Opening up the attachment each time was like opening the college admissions envelope. The first one I opened said, “DECISION SUMMARY: NOT GUILTY. AMOUNT DUE: $0.00.” Ditto for the next five. I won!
But here’s the strange part: they provide you with a judgment response, written by an actual human judge, as to why the ticket is being suspended. Every single ticket had a different response, from a different judge—and only two of the responses said that the ticket was invalid for the reason I had written. The reasons I got varied. One of the responses appeared to give me props: “Persuasive general denial claim and timely submission warrant dismissal. Dismissed,” while another did the opposite: “The make of the vehicle is missing from the summons. Dismissal is not on the merits of the case presented.”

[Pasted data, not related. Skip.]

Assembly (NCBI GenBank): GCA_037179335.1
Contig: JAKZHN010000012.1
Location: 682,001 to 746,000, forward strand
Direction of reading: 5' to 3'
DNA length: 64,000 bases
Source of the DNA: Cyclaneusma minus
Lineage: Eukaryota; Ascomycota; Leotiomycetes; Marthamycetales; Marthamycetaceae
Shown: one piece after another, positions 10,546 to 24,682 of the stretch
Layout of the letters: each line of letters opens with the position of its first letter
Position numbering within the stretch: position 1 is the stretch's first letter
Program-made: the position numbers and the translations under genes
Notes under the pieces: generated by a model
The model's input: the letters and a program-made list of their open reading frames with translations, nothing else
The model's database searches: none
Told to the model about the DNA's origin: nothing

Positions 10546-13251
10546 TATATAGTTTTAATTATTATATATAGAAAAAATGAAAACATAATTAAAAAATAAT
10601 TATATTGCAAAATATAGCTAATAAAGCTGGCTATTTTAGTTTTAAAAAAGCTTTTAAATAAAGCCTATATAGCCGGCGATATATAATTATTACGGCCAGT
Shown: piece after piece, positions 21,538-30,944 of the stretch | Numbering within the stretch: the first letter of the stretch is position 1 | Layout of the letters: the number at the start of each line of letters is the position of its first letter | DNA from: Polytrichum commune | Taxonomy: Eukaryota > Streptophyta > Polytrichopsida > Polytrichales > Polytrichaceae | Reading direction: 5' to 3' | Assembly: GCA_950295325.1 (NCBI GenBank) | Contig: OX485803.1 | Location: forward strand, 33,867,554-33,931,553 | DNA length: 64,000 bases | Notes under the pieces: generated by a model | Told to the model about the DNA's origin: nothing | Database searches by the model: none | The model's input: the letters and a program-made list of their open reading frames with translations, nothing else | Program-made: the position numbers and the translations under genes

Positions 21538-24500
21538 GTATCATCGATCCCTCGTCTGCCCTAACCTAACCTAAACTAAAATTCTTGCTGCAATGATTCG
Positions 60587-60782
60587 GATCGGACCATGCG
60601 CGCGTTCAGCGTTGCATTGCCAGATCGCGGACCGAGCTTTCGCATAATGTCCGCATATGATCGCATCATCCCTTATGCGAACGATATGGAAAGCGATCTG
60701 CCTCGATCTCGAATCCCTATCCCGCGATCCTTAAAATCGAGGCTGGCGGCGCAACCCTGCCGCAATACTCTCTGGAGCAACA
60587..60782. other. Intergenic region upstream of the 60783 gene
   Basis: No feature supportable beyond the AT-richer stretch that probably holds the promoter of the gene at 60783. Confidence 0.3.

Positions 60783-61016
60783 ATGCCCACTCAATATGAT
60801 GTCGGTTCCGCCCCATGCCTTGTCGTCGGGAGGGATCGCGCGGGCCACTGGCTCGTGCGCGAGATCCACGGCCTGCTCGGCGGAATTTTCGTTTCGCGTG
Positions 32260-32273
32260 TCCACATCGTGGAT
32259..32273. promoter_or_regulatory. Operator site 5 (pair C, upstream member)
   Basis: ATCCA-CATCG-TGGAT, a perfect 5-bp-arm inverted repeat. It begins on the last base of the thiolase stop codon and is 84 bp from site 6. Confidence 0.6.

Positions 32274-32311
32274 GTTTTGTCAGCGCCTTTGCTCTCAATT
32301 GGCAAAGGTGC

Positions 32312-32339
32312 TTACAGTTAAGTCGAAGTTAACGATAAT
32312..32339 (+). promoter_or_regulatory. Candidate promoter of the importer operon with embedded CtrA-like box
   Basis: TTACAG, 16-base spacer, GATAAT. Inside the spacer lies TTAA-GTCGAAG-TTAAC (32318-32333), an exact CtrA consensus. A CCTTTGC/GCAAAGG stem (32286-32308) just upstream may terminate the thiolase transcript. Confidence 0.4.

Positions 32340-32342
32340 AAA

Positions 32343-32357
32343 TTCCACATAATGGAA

My tickets had been unjust, but six different officers slapped them onto my Jeep nonetheless. Were they unaware of the 2008 rule change? (Was it because of my Red Sox bumper sticker?) If I hadn’t contested, the city would be $990 richer—unjustly. The city finance department did not have any comment when I asked why multiple different officers gave me the same invalid ticket.
There is no feeling quite like beating the system. Justice was served this time, and justice may get served next time, for you, if you do a minimal amount of homework. Don't just pay up without poking around. There are all kinds of strange exceptions to parking laws in New York, and likely in other cities too. It’s worth a shot.
(Note: There is a discrepancy between the video and story—the video says the tickets were $160 each. They were in fact $165 each, as the story states.)
Daniel Roberts is a writer at Yahoo Finance, covering sports business and technology.